Awards: Notre Dame University’s Graduate School of Architecture won the CNU Charter Awards Grand Prize for their comprehensive vision for Skaneateles, New York. Their submission looked at sustainable strategies for the city’s future growth. What caught my attention was how the students linked this project to larger issues. Notre Dame is of course the nation’s preeminent Catholic university and the team explained that the values and principles of new urbanism are a great match for what they’ve learned in terms of Catholic social teachings.
Catholic social teachings encompass an appreciation and emphasis on sustainability and the well being of everyone in a community, regardless of income, abilities etc.
After meeting some of these young people I have to tell you that I feel we are in such good hands (and we did such a good job raising them!).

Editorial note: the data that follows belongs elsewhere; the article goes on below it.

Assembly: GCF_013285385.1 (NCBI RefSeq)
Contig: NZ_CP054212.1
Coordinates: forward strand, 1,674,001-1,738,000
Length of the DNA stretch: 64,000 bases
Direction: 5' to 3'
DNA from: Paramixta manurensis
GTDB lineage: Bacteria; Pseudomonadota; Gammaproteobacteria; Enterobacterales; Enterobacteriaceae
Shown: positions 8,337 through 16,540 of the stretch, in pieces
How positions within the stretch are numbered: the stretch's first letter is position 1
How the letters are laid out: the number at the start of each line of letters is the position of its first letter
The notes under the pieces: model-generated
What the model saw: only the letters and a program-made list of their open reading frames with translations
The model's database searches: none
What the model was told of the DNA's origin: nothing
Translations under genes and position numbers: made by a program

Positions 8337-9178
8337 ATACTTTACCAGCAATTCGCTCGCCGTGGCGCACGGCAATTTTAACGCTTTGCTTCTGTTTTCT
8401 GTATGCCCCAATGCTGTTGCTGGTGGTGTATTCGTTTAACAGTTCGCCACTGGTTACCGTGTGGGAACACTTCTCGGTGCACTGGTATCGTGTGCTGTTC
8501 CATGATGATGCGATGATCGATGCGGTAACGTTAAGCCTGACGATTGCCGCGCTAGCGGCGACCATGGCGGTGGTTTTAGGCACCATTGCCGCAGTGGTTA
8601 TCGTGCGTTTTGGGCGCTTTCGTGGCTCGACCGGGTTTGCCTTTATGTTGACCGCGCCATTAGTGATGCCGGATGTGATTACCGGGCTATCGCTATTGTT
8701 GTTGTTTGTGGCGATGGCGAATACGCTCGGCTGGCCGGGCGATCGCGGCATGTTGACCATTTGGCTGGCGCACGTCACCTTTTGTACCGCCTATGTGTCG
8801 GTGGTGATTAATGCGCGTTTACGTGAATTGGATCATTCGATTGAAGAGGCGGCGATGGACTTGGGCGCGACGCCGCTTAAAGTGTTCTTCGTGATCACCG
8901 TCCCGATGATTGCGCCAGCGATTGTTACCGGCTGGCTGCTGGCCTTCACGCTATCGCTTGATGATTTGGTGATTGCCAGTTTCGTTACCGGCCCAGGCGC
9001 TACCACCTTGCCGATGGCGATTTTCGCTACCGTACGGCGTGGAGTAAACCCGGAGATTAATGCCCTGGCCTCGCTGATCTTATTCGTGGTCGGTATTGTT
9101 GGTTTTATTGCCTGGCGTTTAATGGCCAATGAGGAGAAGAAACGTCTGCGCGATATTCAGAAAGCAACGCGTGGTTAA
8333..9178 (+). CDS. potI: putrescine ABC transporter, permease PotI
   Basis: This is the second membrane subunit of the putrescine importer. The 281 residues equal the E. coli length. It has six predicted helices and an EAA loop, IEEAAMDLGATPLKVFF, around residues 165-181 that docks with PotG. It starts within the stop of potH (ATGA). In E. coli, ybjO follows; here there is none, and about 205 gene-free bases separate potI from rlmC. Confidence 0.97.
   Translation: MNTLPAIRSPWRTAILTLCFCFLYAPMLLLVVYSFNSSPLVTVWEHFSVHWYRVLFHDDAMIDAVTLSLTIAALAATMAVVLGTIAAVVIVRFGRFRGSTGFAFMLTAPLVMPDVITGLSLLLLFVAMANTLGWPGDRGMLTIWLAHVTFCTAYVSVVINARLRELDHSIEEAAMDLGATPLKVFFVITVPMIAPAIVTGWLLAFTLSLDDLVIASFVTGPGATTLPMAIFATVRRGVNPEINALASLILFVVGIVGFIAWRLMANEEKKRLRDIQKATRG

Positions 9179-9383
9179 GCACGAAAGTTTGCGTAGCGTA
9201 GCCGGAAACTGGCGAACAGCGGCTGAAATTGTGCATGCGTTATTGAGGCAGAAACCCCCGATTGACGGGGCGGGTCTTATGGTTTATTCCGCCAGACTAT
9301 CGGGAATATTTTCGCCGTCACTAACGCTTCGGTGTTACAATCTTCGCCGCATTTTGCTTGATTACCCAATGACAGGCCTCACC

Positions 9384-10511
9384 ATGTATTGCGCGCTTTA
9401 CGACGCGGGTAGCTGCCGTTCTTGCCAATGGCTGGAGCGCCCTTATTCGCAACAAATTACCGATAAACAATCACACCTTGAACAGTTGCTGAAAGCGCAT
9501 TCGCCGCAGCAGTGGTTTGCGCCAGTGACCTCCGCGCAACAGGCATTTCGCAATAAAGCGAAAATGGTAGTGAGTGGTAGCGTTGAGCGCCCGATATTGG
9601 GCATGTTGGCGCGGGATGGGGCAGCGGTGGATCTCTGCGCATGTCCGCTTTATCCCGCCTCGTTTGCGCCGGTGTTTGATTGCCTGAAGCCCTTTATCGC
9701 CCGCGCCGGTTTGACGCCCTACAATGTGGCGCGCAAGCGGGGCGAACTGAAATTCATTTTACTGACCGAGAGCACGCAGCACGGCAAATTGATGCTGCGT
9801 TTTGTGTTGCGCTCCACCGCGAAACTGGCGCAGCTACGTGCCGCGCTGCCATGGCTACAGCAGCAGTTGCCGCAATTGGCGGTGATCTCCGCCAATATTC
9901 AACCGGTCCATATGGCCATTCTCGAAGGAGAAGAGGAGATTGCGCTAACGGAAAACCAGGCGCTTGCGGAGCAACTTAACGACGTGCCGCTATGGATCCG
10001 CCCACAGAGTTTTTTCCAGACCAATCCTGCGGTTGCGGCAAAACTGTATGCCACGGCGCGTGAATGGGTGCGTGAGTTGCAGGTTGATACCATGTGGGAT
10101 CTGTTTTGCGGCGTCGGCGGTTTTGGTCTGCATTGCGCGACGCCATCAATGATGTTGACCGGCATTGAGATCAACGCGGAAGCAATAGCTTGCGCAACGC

What Families, Retirees, Young Adults Are Missing
While CNU19 touched on many topics from passenger rail, to how to plan city roads that will be safe for anyone on a bike – including couriers and parents with toddlers – one topic that was addressed I need to share here was communication.
To date urban planners and advocates have done a great job of lobbying cities to develop codes and regulations that support the design and construction of smart communities that address many of our issues (e.g. curbing suburban sprawl with higher density developments). But for more efficient, lasting and far reaching change, the conversation needs to happen between families, friends and neighbors.
That’s why I started this blog – to reach moms who in many instances are the main decision makers in households regarding home buying/renting. But really my kids in college need to start thinking about this as does my retired father.